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The Blarney Stoned: Irish head shops causing alarm

The stores offer cheap and legal highs, marketed as bath salts or incense but designed to be smoked, snorted or swallowed. Health officials, lawmakers and parents are alarmed.

March 18, 2010|By Henry Chu

Now recreational users have an expanded menu of drugs to choose from, at much lower, recession-friendly prices.

"It's a lot easier now," said Thomas, 19, a slightly scruffy college student who declined to give his last name. "It's all legal at the moment."

He had just bought a packet of Ice Gold, an "aromatherapy resin extract" by a company engaged in "botanical research." Two grams cost about $35. Thomas buys a packet a week to take home and smoke; he no longer has to badger friends for pot. (Online discussions say Ice Gold contains resin from cannabis, but shop workers insist that it "has no cannabinoids.")

Nothing on the box, though, says exactly what's in Ice Gold or how to use it safely. There's only an effusive, but not particularly helpful, description of how such plant extracts "have for millennia been used in shamanic rituals."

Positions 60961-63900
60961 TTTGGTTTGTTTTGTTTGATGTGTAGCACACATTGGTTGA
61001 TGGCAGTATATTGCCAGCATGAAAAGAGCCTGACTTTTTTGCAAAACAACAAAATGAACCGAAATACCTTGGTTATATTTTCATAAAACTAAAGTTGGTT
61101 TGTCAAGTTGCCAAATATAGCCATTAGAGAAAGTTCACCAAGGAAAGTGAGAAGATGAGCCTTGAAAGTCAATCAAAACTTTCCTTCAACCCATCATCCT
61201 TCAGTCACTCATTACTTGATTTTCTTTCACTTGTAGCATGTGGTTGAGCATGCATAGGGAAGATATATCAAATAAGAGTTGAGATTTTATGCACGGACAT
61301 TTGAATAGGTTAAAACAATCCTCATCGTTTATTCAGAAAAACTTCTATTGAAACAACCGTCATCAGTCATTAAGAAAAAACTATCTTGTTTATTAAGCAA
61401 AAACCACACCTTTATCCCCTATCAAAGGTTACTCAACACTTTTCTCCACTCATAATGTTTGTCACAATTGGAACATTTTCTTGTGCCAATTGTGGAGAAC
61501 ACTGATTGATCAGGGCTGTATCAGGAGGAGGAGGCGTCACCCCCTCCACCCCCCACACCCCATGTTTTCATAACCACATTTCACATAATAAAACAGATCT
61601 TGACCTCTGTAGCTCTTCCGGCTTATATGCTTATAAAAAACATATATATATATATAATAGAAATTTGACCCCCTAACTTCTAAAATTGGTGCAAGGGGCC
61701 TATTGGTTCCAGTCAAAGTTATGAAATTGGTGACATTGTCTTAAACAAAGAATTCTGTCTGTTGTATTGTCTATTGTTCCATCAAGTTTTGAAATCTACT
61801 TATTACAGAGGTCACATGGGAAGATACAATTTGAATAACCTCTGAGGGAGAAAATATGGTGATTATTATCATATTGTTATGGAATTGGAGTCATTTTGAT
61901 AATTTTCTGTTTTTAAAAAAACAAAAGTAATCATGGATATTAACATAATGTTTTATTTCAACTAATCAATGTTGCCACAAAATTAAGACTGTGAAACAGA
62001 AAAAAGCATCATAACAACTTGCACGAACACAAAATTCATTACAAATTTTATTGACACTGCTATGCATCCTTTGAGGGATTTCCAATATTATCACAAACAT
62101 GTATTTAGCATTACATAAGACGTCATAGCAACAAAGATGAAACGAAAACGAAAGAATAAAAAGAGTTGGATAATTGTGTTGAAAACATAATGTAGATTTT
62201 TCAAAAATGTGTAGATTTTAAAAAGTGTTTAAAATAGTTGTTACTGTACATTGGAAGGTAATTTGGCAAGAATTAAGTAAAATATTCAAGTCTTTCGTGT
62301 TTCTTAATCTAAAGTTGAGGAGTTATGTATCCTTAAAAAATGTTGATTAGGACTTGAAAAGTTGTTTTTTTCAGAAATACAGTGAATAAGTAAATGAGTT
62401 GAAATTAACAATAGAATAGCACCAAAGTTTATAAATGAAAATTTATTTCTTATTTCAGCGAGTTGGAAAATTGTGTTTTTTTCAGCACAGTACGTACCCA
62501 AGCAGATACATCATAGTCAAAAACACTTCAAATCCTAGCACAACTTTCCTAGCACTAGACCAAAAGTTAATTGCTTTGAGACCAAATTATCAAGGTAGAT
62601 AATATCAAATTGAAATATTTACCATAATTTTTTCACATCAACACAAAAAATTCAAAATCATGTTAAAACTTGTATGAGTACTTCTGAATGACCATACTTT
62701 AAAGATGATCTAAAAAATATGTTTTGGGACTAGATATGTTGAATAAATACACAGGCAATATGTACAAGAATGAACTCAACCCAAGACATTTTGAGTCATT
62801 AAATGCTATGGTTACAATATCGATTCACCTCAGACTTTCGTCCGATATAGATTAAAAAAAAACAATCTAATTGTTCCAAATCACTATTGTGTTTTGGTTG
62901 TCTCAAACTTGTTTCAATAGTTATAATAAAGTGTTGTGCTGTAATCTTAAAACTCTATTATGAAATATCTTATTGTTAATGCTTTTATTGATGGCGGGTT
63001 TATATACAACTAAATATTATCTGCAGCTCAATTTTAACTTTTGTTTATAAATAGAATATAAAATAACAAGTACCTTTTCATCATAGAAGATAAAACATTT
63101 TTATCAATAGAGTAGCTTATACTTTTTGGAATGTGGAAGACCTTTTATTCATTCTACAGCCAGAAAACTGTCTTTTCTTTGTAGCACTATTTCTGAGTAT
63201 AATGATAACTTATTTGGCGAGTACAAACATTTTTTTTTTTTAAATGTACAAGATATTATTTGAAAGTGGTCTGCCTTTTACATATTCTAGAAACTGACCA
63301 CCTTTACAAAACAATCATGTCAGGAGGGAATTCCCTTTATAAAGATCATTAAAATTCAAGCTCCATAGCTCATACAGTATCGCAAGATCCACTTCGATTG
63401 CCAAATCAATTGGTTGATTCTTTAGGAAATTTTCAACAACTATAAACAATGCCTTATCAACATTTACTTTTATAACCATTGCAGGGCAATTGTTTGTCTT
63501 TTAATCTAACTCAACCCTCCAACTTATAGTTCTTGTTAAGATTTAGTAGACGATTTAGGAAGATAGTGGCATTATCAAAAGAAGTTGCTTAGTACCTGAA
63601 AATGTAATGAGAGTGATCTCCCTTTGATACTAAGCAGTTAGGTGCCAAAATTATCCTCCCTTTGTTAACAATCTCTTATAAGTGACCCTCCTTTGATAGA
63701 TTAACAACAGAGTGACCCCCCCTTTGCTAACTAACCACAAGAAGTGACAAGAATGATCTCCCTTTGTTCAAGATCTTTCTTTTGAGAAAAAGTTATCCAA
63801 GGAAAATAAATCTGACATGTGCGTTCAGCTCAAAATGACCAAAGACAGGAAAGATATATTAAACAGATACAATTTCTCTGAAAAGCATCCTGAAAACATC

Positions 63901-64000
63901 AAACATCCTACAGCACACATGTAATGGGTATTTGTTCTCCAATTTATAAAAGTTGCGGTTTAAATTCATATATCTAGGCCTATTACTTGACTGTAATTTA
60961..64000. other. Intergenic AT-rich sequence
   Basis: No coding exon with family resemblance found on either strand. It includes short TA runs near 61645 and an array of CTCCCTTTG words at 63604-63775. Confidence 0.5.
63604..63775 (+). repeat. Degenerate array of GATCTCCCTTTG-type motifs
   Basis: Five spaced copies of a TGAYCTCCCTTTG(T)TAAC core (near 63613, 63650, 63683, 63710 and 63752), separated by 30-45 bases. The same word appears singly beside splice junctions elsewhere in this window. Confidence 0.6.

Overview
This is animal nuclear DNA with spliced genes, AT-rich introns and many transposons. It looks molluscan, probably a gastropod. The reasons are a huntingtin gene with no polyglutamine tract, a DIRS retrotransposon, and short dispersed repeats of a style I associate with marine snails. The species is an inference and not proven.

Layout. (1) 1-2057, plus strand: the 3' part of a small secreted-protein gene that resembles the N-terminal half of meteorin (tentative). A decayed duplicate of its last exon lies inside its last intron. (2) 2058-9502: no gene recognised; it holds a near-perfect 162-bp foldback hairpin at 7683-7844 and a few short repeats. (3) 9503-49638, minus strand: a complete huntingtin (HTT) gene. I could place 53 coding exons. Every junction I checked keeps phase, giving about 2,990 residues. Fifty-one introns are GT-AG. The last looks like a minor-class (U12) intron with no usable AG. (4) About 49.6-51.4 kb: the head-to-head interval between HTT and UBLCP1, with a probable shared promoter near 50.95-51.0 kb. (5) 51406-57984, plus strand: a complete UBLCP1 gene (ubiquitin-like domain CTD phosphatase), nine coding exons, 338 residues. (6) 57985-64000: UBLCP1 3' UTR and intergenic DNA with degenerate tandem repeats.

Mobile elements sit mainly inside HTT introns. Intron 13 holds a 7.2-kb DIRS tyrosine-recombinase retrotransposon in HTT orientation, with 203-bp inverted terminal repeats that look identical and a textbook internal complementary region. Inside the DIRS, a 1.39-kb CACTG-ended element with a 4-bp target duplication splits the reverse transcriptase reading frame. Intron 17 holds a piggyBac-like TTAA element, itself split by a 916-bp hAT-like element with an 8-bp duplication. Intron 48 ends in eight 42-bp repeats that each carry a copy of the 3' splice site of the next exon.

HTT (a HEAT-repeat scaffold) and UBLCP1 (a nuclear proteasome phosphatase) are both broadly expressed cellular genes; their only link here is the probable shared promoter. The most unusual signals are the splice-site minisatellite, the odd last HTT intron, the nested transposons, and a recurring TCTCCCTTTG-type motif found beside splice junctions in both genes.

That lack of information upsets Christopher Luke, a vocal critic of head shops in the southern city of Cork, where a store called the Funky Skunk sits on one of the main shopping drags.

An emergency room doctor, Luke has seen some of the ugly outcomes of unregulated drug use.

"The consequences of head shop products are sometimes spectacular in terms of psychosis, delirium and what they need in terms of treatment," he said.

His hospital admits a head shop case every week to 10 days, adding to the strain on Ireland's overburdened healthcare system, Luke said.

"Head shop drugs are in every village and town of this island," he said. "Even if 1% of consumers come to harm, it could be very, very difficult."

Like others, Luke counsels against rushing through inadequate or ill-thought-out legislation to deal with the situation.

But Costello, the lawmaker, said some stopgap measure needs to be taken now, especially if Ireland wants to avoid turning into a destination for the legally blissed-out.

"We leave that type of tourism," he said, "to Amsterdam."

henry.chu@latimes.com

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